The Band Story
I grew up in the suburbs of Chicago where after a short faze in junior high of listening to Vanilla Ice and wearing Zubaz from a variety of NHL teams, I got heavily into a band called Nirvana. They were like nothing I had ever heard and from then on I was hooked on rock music and determined to learn how to play guitar. From there I got into a new band at the time called Green Day which lead to my discovery of Chicago band Screeching Weasel which I heard of for the first time on a Sunday night music talk show called Sound Opinions hosted by Chicago rock journalist, Jim Derogatis.
Listening to their records was the first time I was able to convince myself that I was actually capable of starting a band. The lead singer and guitar player Ben Weasel had done a short stint at my high school back in the early 80's which kind of inspired me, but most of all their albums were full of simple catchy three chord songs played in a way that made it seem obtainable.
Ben was also a very prolific writer with his own fanzine called "Panic Button." I had ordered every copy I could get my hands on from some mail order catalog and read them cover to cover over and over again. I was fascinated with his writings discussing the local Chicago punk rock scene from years before, his journey starting out in a band, and ridiculous stories about working different crappy summer jobs at places near my town.
From then on I was determined to start my own punk band. My parents bought me an amp and an electric guitar and I rallied kids from around my town to start up our own band in my parent's basement. We began playing Screeching Weasel, Green Day and Ramones covers and after a few months or so I started writing my own songs.
That lead to playing shows with other groups from the around the area at local Knights of Columbus halls and VFW halls. As I began to become a better songwriter, I started playing with other musicians from around the area and talking about music and bouncing ideas off of each other.
Some kids from a nearby high school that I knew through mutual friends were playing in a band that I really liked and over time we learned that we were into a lot of the same bands and starting hanging out more. They were a little older and knew about all these really good bands that I had never heard of and eventually introduced me to ska punk music. It was brilliant! punk rock with a horn section, I loved every minute of it. They got me into bands like Slapstick and Less than Jake and I was immediately hooked.
From then on it was my mission to round up horn players from my high school and get them to play in my band. It was kind of difficult to find high school band kids interested in punk rock, but eventually I befriended a trumpet player who I convinced to come in and practice with my band.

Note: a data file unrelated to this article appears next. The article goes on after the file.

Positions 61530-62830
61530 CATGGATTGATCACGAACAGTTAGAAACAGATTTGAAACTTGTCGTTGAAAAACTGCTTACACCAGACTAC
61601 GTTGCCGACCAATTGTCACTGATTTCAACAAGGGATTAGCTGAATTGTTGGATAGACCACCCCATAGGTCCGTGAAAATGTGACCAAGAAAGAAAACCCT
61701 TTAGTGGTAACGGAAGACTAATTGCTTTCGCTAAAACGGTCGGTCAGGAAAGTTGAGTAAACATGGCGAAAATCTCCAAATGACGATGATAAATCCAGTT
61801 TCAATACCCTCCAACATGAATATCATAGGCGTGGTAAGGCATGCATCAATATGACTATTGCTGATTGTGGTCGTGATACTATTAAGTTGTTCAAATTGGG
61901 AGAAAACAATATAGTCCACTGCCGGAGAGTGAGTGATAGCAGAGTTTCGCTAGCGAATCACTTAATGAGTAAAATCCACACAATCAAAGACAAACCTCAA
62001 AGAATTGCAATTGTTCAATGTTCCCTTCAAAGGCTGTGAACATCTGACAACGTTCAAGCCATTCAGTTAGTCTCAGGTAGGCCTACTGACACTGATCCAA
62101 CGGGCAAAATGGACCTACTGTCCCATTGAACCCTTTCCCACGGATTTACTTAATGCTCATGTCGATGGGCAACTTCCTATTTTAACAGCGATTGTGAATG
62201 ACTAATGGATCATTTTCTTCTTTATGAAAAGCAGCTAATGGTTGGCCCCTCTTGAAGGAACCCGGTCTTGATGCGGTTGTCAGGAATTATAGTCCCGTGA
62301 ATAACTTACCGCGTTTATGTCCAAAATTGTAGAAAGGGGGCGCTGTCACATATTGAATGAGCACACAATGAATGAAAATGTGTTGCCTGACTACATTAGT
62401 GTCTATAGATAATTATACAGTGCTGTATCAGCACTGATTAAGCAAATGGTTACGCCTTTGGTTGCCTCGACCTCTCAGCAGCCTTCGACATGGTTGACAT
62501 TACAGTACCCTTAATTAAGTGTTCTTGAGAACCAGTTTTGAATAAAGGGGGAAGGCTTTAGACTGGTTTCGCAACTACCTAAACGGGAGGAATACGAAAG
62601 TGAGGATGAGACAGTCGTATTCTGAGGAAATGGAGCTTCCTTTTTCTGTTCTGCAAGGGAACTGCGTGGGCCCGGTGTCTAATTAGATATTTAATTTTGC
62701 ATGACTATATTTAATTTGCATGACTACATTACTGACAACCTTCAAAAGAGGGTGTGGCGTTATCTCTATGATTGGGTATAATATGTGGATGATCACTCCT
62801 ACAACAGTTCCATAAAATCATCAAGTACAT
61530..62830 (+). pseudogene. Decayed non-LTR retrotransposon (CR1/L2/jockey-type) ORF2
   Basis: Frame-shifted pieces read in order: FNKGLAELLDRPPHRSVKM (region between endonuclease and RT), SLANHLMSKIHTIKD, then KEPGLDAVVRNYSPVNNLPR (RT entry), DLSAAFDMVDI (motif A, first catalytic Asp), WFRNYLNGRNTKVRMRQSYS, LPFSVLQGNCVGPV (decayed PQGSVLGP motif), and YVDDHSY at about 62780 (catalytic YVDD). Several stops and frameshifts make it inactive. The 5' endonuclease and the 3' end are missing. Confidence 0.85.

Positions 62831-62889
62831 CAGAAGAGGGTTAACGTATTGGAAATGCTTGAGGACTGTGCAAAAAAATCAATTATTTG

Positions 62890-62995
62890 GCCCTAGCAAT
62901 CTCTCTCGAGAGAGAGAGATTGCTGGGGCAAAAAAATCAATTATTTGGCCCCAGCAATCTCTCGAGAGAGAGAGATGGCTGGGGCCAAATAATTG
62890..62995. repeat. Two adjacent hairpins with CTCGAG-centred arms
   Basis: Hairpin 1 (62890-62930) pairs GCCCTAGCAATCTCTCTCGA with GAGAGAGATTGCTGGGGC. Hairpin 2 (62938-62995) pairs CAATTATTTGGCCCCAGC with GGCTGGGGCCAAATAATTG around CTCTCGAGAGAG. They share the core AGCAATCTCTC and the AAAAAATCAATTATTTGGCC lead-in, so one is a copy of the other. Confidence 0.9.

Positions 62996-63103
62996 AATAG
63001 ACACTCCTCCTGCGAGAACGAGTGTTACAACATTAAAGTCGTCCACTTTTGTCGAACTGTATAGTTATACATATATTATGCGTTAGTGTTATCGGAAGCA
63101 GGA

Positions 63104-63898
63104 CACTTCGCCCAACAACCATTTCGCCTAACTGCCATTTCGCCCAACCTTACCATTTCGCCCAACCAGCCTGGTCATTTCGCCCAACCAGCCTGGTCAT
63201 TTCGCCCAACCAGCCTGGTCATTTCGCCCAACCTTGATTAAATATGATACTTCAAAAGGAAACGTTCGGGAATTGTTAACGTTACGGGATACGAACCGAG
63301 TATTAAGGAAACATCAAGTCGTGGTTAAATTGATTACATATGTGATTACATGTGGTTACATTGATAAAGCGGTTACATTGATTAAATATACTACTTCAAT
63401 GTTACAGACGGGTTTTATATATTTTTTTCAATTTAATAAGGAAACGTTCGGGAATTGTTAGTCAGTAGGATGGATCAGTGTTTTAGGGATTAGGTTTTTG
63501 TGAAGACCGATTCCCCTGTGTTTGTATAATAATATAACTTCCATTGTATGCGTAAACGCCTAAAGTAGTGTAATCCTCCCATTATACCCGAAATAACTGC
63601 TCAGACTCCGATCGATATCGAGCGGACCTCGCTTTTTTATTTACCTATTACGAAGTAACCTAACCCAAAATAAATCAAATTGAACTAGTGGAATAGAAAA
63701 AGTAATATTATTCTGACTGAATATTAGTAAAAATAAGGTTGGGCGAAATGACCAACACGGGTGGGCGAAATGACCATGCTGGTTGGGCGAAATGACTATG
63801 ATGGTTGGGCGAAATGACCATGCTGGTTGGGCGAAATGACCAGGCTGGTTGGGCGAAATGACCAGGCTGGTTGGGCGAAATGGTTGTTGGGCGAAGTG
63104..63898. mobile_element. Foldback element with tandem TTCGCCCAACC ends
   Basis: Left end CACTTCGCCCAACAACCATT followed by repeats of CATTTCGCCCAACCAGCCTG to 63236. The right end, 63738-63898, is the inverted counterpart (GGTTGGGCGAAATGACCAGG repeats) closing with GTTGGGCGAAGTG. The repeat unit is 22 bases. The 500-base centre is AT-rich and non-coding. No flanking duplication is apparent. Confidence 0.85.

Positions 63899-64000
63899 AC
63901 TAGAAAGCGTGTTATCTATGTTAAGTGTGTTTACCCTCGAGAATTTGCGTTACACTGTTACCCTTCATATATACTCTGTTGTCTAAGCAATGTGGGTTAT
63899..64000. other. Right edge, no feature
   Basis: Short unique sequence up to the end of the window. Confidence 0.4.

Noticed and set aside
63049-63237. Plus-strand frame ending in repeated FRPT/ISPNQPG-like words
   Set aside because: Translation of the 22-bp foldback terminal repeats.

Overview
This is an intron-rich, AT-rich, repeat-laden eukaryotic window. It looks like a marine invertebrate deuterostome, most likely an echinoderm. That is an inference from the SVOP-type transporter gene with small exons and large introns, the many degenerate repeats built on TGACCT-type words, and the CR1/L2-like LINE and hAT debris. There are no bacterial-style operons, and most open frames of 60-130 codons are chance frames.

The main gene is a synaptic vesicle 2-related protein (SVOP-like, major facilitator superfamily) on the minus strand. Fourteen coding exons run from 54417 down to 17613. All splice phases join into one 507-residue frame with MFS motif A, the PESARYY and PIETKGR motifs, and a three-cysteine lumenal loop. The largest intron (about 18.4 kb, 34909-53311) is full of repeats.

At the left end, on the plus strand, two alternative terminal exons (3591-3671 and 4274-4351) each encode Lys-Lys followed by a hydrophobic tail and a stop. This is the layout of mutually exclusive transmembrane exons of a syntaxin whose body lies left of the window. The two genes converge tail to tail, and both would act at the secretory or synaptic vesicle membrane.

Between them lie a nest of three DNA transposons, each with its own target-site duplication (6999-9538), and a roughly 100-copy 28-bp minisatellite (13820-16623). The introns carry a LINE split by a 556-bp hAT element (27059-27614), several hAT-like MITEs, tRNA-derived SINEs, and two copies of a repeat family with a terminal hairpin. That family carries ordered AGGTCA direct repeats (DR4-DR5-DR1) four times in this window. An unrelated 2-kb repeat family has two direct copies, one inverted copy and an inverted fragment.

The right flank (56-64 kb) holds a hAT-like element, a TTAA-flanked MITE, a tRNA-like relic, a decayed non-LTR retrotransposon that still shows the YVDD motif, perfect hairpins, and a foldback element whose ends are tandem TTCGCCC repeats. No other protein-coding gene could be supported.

Around the same time my other friend’s band started incorporating ska into their music as well and I immediately soaked up everything they were doing. They were a little more organized and started playing more shows around town. My band had good songs but was a disaster with a revolving door of different musicians, and me the only constant member.
After a few months, my band had broken up and I was asked to join their group as singer/guitar player. They switched their lineup around a bit, I brought the trumpet player along with me and next thing I know we had put together a powerhouse punk rock ska band. We had a lead singer two guitar players/singers, a bass player, drummer, trumpet, trombone, and saxophone players.
Right around this time The Mighty Mighty Bosstones and Reel Big Fish had brought “SKA” to mainstream radio. As Ska hit big on the radio, we started playing shows at any All Ages venue we could find around Chicago.
At the same time we also recorded a 5 song demo cassette tape in the basement of a 60 year old guy who was really into punk music and used to do the sound for all of the local shows in the area. He didn’t charge us a penny to record, and next thing we know our demo tape is getting passed around like wildfire. We were getting play on all of the late night punk rock radio shows, and our concerts began getting more and more packed with people.
We continued aggressively playing around the Chicagoland area and as SKA became to pick up steam on mainstream radio we became a popular group around the area.
Soon enough we were asked to open up for Eve 6 at the metro in Chicago. I was 16 years old and playing at a major rock venue, opening up for a top 40 act. It still is pretty amazing when I look back on it.
From there were kept regularly playing at the Metro and the Fireside Bowl and went back to the studio to record a full length album strung together from our repertoire of songs we had built up and played shows with a lot of “big” punk/ska bands at the time. By this time I had become the primary singer for the band. We self released a full length tape and continued playing around the Chicago and Indiana area and continued to fill all ages venues.
Toward the end of high school our lineup changed a few times, but we were still riding on the “SKA wave.” A combination of internal disagreements within the band, the declining popularity of ska and the fact that we were all going off to college in a few months, the band decided that it was best to break up.
Months later I left the state for college.